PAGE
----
My husband is Canadian; yes, they pay way more taxes there, yes they get way more for them (and Trudeau!), and… there are WAY fewer millionaires+ there than in the U.S.

      • Agree with RD.
        Tough we are years away from Universal healthcare, we must work on that direction before social unrest takes on the reality of the unsustainable system we are enduring in the present.

  7. >Not completely true. European countries spend more than what they can afford, period. In health care and education and social programs and in private-state industrial enterprises.

    Uh, no. France, Germany, Norway, Sweden, Denmark etc. can totally afford their welfare states. Other economies, nowhere near as advanced, can’t. Though as rd notes, the Euro isn’t helping.

    The US could certainly afford a European style welfare state: it isn’t the cost, it is that America (for better AND worse) isn’t Denmark. Our culture, not the cost, stands in the way, which is why even the New Deal/Great Society (to which we need a return) fell well short of what people expect in northern and western Europe.

  8. I remember joining PUMA and going to Denver and meeting you while making posters in that old house…you were such a pretty lady and I was the old lady using the scooter…I don’t regret joining that group and learned a lot….thanks for all you do…..Athyrio aka Linda Morgan

  9. there’s no taking the neverHillary people serious. After living and experiencing the 08 primary these people roll off of you. Unless they were there in 08 calling for Hillary to have a proper roll call, or writing superdelegates emails about her winning the popular vote or complaining about how the DNC voted at the RBC meeting they need to sit down and shut the hell up.

  10. Hillary has the right to be annoyed see below:
    https://www.washingtonpost.com/news/the-fix/wp/2016/04/01/why-hillary-clinton-is-justifiably-annoyed-by-critiques-of-her-big-oil-fundraising/

    I’m also getting annoyed at Bernie’s supporters and at the notion that Hillary’s supporters are not as passionate or loyal as Bernie’s. I’m going to be really annoyed if they do Hillary in 2016 what they did to her in 2008.

    • The pro-left activists wanted Obama in 08, now they want Bernie.
      Too bad for them if their first choice, Obama was not all they hoped for.
      The pro-left gets no do-over. They had their chance.

  11. The face of a sociopath…

    • The face of a winner.

      • As RD asked rhetorically, “Who says the Left doesn’t have fundamentalists?”.

        Three of them (or one using three noms de Web) decided to drop by.😛

    • Bernie supporters seem to be having a complete and utter meltdown.

      • That’s what desperate people do.

      • I suspect that Sanders himself does not think even half as poorly of Clinton as the obnoxious minority among his supporters do.

        • I hope not. Didn’t the Clintons campaign for him? If not, Sanders took
          some of the money they had raised for down-ticket candidates to run his campaign for Senate.

          CNN had an article on Bernie’s dialing for dollars. Apparently, Bernie and Jane showed up at Democratic fundraisers on Martha’s Vineyard repeatedly. In spite of Socialist rhetoric, Sanders attended Goldman Sacks fundraisers.

  12. Washington State was a big win for Bernie Sanders, but less of a win in terms of voters because it is a caucus state.

    A comment from a Seattle to Krugman’s blog points out what the win represented.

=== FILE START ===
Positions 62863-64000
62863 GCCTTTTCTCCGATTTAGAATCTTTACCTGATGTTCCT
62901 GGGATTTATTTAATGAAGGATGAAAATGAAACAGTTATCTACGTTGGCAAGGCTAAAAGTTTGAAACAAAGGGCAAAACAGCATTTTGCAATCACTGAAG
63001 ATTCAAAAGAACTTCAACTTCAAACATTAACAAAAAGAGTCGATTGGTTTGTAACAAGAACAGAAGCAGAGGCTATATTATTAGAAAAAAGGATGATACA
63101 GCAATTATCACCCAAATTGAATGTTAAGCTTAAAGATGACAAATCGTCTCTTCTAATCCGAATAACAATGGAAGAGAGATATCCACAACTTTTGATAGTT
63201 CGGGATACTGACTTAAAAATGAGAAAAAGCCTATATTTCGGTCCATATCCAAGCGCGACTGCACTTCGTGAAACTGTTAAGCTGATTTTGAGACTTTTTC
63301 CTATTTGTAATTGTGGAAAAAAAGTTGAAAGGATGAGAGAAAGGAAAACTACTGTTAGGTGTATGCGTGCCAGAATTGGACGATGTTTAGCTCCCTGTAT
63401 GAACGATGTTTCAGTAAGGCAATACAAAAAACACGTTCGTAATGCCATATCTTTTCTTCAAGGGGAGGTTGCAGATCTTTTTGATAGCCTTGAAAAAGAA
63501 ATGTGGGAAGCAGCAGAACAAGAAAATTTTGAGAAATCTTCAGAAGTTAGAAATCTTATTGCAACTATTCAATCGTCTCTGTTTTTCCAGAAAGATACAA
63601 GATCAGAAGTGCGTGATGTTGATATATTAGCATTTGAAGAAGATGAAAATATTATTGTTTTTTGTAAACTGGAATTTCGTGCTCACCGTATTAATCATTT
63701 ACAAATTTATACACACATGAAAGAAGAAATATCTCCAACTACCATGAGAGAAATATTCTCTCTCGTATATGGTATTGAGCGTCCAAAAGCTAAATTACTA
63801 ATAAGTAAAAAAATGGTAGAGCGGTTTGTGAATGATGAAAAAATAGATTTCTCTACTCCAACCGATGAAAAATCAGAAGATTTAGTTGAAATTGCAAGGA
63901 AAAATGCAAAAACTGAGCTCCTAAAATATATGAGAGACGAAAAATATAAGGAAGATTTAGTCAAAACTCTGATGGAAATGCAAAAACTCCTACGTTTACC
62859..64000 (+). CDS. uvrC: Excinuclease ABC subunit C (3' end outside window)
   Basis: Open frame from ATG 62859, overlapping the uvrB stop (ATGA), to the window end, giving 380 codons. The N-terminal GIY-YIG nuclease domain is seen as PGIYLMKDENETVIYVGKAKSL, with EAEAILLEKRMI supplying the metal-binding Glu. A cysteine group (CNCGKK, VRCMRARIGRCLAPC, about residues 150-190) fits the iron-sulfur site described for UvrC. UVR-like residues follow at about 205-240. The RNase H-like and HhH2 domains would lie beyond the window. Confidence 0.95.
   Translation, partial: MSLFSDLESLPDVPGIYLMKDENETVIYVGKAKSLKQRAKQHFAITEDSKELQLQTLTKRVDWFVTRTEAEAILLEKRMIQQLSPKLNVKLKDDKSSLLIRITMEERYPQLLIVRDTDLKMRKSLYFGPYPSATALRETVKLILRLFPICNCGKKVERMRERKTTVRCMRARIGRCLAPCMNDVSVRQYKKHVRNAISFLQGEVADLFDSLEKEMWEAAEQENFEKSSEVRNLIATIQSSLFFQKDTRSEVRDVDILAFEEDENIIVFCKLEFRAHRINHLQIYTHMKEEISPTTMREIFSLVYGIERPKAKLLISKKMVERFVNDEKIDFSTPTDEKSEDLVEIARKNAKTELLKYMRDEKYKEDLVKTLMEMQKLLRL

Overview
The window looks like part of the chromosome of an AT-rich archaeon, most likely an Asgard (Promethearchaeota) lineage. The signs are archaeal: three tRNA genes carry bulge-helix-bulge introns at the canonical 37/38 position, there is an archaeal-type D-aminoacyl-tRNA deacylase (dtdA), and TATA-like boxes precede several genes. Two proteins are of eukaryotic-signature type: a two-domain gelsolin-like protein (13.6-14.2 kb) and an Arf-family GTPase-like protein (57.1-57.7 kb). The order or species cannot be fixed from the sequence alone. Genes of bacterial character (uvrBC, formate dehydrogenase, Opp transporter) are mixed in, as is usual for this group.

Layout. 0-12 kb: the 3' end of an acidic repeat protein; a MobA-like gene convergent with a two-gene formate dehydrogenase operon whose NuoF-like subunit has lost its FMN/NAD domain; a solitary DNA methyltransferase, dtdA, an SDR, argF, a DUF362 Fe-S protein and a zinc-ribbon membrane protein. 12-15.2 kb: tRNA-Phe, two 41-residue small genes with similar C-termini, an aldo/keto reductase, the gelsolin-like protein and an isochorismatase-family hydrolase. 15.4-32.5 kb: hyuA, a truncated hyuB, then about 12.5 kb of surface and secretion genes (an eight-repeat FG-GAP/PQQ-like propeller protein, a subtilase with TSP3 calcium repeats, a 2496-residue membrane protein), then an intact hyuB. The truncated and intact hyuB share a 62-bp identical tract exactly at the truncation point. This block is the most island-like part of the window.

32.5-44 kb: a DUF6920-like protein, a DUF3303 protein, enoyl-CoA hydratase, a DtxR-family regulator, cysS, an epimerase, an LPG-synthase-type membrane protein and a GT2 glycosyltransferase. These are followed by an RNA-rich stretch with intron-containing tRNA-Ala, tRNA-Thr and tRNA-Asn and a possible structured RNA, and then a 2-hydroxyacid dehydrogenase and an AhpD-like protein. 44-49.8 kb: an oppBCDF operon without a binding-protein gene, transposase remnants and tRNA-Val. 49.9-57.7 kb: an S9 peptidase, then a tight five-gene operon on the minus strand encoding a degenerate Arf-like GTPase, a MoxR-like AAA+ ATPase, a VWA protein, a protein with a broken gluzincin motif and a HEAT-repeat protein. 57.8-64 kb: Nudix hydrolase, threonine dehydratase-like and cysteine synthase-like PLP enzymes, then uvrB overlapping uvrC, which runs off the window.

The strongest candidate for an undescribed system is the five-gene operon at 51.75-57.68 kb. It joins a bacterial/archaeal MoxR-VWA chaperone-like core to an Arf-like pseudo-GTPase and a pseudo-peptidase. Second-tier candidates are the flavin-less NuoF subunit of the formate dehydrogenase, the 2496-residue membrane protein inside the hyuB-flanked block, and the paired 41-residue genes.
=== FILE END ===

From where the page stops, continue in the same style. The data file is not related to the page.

http://krugman.blogs.nytimes.com/2016/04/01/feel-the-math/

    “Less than 6% of Washington eligible voters participated in the caucus (including me, BTW). And Bernie got 60% of caucus votes (Hillary won some and Bernie won some others.

    So he got 60% (not 70%) of 5.9% or 3.5% of eligible Washington voters – 3.5 percent.”

  13. http://www.thenation.com/article/hillary-clinton-just-delivered-the-strongest-speech-of-her-campaign-and-the-media-barely-noticed/

    I listened to all of Hillary’s speech in Madison (You-Tube, I think; 30 minutes). The Nation is calling it the strongest speech of her campaign. The topic is the Supreme Court. The worthless screaming “media” is focusing on The Donald’s latest and how Bernie is on a roll, without educating voters about what caucuses really are. Also, it would be a service if the actual duties of a President as defined in the Constitution were well known by voters. Bernie won’t be providing free public college education. He also doesn’t make laws as President.

  14. Note: Hillary was the 11th most liberal Senator when she was in office; Sanders is the 2nd in terms of votes; but not very successful in terms of leadership.

    http://www.thepeoplesview.net/main/2016/2/11/the-art-of-selling-the-impossible-the-candidacy-of-bernie-sanders-1

    An Excerpt:

    “A strong case can be made that Republicans would absolutely love to have Sanders knock off Clinton and to be the Democratic nominee.

    Ever hear of “America Rising”? How about “American Crossroads” headed by Karl Rove? Or “Targeted Victory”? All of these are right-leaning PACs who operate on social media.

    As quoted in a May 15, 2015, NYT article entitled “The Right Baits the Left To Turn Against Hillary Clinton,” Colin Reed, executive director of America Rising, said this: “The idea is to make her life difficult in the primary and challenge her from the left. We don’t want her to enter the general election not having been pushed to the left, so if we have opportunities– creative ways, especially online–to push her to the left, we will do it.” Young, internet savvy Republican operatives are feeding lines of attack against Hillary Clinton to rabid Bernie backers under the anonymity of the internet, unwittingly making some of those backers Republican shills.

    The Times article notes that they actually delight in wearing bracelets emblazoned with “WWEWD”–“What would Elizabeth Warren do”? So far they have been wildly successful in sowing seeds of discord among the Democrats.”